Alan Burgess is happy to take on board the fact he is the world’s oldest surviving first class cricketer but he’s certainly not shouting the fact from the rooftops.
Instead, within his third-storey room at Charles Upham Retirement Village, Alan is more of the mind to think back to special moments from his 100 years plus of living. In other words, he is very happy to chat.
Alan has already just received visitors to the Rangiora village. During this visit Alan is keenly watching rugby on television and comments that he is keeping an eye on Ethan Blackadder, the son of his great nephew Todd Blackadder.
His energy levels are high when it comes to making sure those he served with in World War II or played with on the cricket field are remembered well.
Alan, a resident at Charles Upham since April 2017, has the ‘oldest surviving’ honour following the recent death of Indian player Vasant Raiji who was also 100.
He played for Canterbury and New Zealand Services cricket teams. He remembers playing at Lords (known as the home of cricket) three times, against such players as Len Hutton, an English opening batsman of distinction.
Alan was a right-handed batsman and left-arm bowler and played for Canterbury from 1940 to 1952 though the war did intervene on him representing the province. He joined the army when he turned 21 in 1941 and served in Egypt (as did Charles Upham VC, whom the village is named after) and Italy as a Sherman tank driver in the Tank Brigade of the 20th Canterbury-Otago Battalion.
These days he still likes to keep his visitors with quick jokes and asides. At the time of his birthday on the 1st of May he even kept some of the current Black Caps who gave him celebratory phone calls ‘on the run’ in terms of his repartee.
He also remembers some of the well-known sports reporters including Dick Brittenden (of The Press and New Zealand’s most prominent cricket writer in the day) and Larry Saunders (the Christchurch Star).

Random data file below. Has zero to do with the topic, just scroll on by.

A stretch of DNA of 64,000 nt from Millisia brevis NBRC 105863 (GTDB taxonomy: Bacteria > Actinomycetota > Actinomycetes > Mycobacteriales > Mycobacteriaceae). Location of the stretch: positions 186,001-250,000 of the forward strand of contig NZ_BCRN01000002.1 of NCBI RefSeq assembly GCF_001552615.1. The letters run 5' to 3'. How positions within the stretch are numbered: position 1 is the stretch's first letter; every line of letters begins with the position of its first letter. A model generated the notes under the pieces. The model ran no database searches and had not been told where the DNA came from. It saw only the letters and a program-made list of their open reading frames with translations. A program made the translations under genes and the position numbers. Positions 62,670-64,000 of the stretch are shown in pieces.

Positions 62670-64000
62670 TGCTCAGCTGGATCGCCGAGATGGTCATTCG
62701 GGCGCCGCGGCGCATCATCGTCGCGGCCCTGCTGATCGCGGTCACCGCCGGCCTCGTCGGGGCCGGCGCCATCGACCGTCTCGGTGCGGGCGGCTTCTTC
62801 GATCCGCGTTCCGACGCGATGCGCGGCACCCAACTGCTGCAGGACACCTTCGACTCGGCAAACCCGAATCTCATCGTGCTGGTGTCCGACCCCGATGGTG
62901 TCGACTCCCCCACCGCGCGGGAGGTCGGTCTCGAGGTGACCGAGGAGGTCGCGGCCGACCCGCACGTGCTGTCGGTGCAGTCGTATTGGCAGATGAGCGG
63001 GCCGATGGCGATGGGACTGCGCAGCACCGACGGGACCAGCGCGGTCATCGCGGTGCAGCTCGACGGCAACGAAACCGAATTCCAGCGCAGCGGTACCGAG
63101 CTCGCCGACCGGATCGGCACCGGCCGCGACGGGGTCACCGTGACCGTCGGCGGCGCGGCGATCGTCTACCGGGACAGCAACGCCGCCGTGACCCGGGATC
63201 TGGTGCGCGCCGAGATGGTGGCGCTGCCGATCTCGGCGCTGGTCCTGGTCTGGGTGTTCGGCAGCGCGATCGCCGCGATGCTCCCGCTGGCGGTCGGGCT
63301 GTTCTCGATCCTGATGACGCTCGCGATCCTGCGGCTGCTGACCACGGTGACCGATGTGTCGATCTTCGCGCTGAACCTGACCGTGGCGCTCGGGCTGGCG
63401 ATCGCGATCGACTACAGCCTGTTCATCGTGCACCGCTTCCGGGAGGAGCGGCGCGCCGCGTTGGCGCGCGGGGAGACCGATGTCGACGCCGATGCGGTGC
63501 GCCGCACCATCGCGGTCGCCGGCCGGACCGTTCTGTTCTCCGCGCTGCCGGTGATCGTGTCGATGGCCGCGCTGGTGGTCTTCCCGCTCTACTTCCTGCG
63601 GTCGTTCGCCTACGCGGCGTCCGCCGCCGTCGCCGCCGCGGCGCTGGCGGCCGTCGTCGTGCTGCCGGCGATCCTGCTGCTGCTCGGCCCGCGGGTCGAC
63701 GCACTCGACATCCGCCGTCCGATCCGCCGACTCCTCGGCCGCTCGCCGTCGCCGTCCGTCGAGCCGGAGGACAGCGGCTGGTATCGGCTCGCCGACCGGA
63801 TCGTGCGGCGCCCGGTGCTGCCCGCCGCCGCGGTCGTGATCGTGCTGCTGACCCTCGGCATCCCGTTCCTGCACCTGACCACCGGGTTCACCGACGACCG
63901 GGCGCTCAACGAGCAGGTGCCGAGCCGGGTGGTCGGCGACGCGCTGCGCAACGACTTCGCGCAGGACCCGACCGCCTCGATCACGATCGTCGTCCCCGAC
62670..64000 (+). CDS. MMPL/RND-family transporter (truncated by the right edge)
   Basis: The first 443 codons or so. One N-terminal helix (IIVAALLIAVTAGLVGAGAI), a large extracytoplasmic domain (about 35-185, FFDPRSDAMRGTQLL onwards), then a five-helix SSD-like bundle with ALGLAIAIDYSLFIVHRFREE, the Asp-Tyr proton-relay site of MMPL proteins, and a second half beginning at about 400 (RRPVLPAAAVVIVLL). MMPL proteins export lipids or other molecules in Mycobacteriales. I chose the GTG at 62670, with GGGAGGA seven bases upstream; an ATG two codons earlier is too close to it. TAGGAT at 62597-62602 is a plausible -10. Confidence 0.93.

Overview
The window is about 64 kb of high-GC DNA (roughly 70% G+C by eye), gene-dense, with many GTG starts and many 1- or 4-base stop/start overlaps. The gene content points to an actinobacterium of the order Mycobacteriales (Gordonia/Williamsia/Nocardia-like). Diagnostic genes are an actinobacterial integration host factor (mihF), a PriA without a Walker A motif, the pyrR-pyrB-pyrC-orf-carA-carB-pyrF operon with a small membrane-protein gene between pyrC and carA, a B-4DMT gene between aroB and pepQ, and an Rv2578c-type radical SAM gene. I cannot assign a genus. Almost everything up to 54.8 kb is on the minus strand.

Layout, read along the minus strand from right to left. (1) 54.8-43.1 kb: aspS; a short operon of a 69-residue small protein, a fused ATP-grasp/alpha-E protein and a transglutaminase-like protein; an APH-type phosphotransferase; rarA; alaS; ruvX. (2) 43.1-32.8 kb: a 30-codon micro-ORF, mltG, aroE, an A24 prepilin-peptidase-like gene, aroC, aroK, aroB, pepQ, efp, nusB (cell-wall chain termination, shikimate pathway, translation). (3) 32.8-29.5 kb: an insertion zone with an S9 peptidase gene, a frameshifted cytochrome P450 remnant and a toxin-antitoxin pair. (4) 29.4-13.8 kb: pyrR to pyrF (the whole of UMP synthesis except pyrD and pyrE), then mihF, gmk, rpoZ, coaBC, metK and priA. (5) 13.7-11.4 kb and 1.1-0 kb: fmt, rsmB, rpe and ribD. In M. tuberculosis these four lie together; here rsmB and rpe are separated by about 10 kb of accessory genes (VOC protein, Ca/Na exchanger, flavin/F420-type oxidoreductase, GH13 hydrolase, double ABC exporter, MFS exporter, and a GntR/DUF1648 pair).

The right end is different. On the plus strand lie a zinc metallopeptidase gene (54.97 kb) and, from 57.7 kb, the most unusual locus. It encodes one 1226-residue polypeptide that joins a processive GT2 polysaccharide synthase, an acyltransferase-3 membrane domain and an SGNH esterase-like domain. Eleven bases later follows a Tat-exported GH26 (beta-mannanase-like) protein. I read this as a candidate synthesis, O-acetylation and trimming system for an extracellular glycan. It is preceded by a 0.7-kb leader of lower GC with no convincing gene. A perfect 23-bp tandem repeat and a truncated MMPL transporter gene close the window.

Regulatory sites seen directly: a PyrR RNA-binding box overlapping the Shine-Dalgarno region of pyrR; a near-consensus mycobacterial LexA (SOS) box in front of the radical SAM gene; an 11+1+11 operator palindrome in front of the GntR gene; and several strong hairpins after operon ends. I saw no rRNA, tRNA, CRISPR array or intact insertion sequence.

During the war, Alan drove a tank as part of the Italian campaign and watched the huge damage done during the Battle of Monte Cassino, with the monastery suffering from heavy Allied forces bombing. American planes dropped 1400 tonnes of bombs on the historic abbey which was later rebuilt. He returned to Monte Cassino to commemorate a 70th reunion of some of those who served in 2004.
He also remembers visiting Venice in the later stages of war. Restaurants were still open, and there were a few beers drunk, he says. “That’s where we finished (the war).” There are sad memories of course especially of those who “walked through that door” and didn’t come back from the war.
In 1945 he was sent to England and played alongside Verdun Scott and Roger Blunt as part of a New Zealand Services team that played that year from July to September. He was a big fan of fellow cricketer Martin ‘Squib’ Donnelly. Previously he’d driven Donnelly's tank.
“He was my tank commander. There’s five in a crew, and I was the driver.”
“He was a brilliant (cricket) allrounder, one of the best we’ve ever had."
Later when Alan represented Canterbury, he played with Tom Burtt, Ray Emery and Roger Blunt.
Before moving into Charles Upham village, Alan and his wife were residents of Monck’s Spur, near Sumner, where there is a Burgess Street – named after Alan’s uncle Charles Gordon Burgess.
These days his mobility is somewhat limited, given that his knees give him trouble.